The intersections between origami, mathematics, and science occur at many levels and include many fields of the latter. Origami, like music, also permits both composition and performance as expressions of the art. Over the past 40 years, Robert J Lang has developed nearly 600 original origami compositions, and about a quarter of these have been published with folding instructions, which, in origami, serve the same purpose that a musical score does: it provides a guide to the performer (in origami, the folder) while allowing the performer to express his or her own personality through interpretation and variation.
In Japan, the art of origami has been practiced as a recreation for at least 400 years under one beautiful and simple principle: the sheet of paper is the essence, no matter what it becomes, there is never more or less paper; the same paper remains. What Mr. Lang added to that world of figures, and always respecting the rule of not cutting the paper, were mathematical equations. More precisely, the elegance of mathematical equations. And thanks to that, naturalism found its most beautiful three-dimensional accompaniment.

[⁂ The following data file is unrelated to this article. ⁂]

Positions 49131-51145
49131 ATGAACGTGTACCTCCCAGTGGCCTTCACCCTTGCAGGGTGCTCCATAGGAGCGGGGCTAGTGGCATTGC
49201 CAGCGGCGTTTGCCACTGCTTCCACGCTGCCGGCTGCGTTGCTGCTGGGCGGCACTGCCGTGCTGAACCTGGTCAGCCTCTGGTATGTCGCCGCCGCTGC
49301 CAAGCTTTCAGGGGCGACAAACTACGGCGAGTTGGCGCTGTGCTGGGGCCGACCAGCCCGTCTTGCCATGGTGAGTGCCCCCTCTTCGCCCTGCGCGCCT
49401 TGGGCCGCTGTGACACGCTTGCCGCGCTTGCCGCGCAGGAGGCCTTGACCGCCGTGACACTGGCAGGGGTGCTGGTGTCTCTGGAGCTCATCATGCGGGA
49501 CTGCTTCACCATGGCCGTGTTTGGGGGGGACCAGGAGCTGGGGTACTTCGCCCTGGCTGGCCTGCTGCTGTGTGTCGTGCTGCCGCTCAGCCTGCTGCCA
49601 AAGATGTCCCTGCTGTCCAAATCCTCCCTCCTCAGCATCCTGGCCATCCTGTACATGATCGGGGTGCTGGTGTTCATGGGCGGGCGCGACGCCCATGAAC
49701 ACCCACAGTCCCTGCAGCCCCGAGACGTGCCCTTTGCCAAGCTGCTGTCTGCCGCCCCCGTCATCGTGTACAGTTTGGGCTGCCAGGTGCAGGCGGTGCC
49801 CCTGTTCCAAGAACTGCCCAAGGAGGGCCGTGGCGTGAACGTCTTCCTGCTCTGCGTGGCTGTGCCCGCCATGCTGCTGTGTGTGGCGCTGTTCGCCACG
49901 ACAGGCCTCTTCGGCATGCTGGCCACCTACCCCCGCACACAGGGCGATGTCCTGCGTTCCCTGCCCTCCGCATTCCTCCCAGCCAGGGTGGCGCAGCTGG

Lang believes there is still much to be done with origami. And while his main activity is refining his beloved insects, its scientific application knows no limits in practice. Origami is no longer just an art, but is also mathematics, geometry, physics, philosophy and religion, all folded into a beautiful figure.